The Romance of Distance

“The Friendly City” is a weekly column about walking in Harrisonburg that will run during 2024. Each week, your friendly correspondent, writer and teacher Sofia Samatar, will reflect on a walk in our city. 

Anyone can write about a large city—large cities are open to everyone—but small cities can only be portrayed by people who love them.

For the first outing of the year, choose your favorite walk, on a brilliant January day, the streets flooded with white-gold light. Go up one of those shaggy little gravel alleys, among the backyards, where the city reveals its most modest and intimate side. How fantastic it is to walk here, among the clotheslines and leaning ladders, the cheerful disarray of overturned pots and jumbles of plastic containers! There’s a homey feel to the sheds, some painted red to look like miniature barns, others overgrown with thick, bristling ivy. An ear of dried corn hangs on a fence for birds and squirrels to pick at. Windchimes ring on the eaves. Swing sets and trampolines creak in the cold. Sunlight gilds everything, raising a fuzzy glow from a rough old tree and a gleam from a motorcycle parked on the grass. Then a cloud drifts across the sun, the chill deepens, you button your coat, but soon you’re warm again, because you’re walking uphill. For this is a hilly city, a patchwork of slopes and rises, where you never have to go far to see the mountains.

This is how you should enjoy your first walk. Maybe it’s an afternoon walk, because you’ve waited until the warmest part of the day. Someone’s been trimming a pine tree: feathery branches lie in the yard. You breathe the clean evergreen scent and the richer, brown smell of moldering piles of leaves. There aren’t many people around at this hour, the children are still at school, the adults at work, but you, you’re walking, it’s the time when convalescents go out, the hour of people who march on the doctor’s orders, of university professors fortunate enough to enjoy a long vacation, of retired people, of unemployed people, of artists, of pastors who discover a free afternoon, of people who work from home and can slip out when no one else is around. But where are all these imagined walkers? You come across no one but a man washing a van, who raises a hand in accordance with the culture of the city. You respond with your own brief wave. At the corner you pass a small memorial: a wooden cross nailed to a telephone pole, adorned with pink fabric roses.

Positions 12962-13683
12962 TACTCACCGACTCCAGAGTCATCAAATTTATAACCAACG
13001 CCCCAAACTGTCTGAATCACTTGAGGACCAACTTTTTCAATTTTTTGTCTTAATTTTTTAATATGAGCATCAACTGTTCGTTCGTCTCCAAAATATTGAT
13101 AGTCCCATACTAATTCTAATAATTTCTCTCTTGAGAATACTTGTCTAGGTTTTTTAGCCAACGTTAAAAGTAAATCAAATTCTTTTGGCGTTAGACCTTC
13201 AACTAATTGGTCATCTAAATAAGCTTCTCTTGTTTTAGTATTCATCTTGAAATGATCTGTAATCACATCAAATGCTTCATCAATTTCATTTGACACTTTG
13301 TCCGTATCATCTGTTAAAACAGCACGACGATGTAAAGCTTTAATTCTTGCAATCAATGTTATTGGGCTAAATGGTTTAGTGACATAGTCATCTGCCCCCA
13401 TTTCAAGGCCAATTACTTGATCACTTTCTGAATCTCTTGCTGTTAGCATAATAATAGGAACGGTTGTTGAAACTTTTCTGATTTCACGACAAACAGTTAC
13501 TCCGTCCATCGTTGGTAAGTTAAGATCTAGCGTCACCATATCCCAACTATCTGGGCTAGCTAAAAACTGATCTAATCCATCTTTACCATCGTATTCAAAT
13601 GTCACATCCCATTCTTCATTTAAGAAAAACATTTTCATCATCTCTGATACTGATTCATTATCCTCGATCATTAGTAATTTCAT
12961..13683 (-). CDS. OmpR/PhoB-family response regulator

A dog starts barking at you, and then all the dogs join in, their hoarse cries strung from yard to yard. They fade as you enter an absolutely silent neighborhood, one that seems new because the trees are small and the houses formidably tidy, all neat brick and spotless siding. You’re going uphill again, and it’s just quiet, there’s nothing happening, and you feel as if nothing ever happens here, and you realize that of course the Friendly City, like any place on earth, will be different for different people. There will be people who find this stillness dull, perhaps unbearable, who long for the action and romance of urban centers, and others whose experiences have taught them to treasure this silence, who cling to the hush of this town where you can hear the trees stirring in the breeze. For these, there may be solace in the bare branches with the birds’ nests exposed, the empty lawns in their drab winter yellow, the houses that all seem to have their eyes shut, the faint sound of traffic from Highway 42, and farther off, almost imperceptible, the monotonous buzz of a saw.

At the top of the hill, a vista opens: suddenly you’re above the trees, face to face with the indigo ridge of Massanutten. You think of Novalis, the eighteenth-century German Romantic poet, who identified distance with poetry. Everything becomes poetic with distance, Novalis said: distant mountains, people, philosophies, and events. A shift in perspective transforms everything. For Novalis, this was no cheap illusion, but a key to the deepest level of human experience. And even though you know there’s nothing very romantic down below—gas stations, a livestock auction, a branch of the poultry plant—you’re enchanted by this glimpse through a magic mirror that makes the earth recede and enlarges the sky to a swath of watered blue silk, pale at the hem. The landscape has changed, the trees crouching down like children playing at hide-and-seek, the mountain surging proudly across the horizon. And it occurs to you that if the Friendly City has romance, it’s right here, in this ordinary and profound effect of geography: the opportunity to encounter, if just for a moment, a dramatically altered view of the world, merely by walking uphill.

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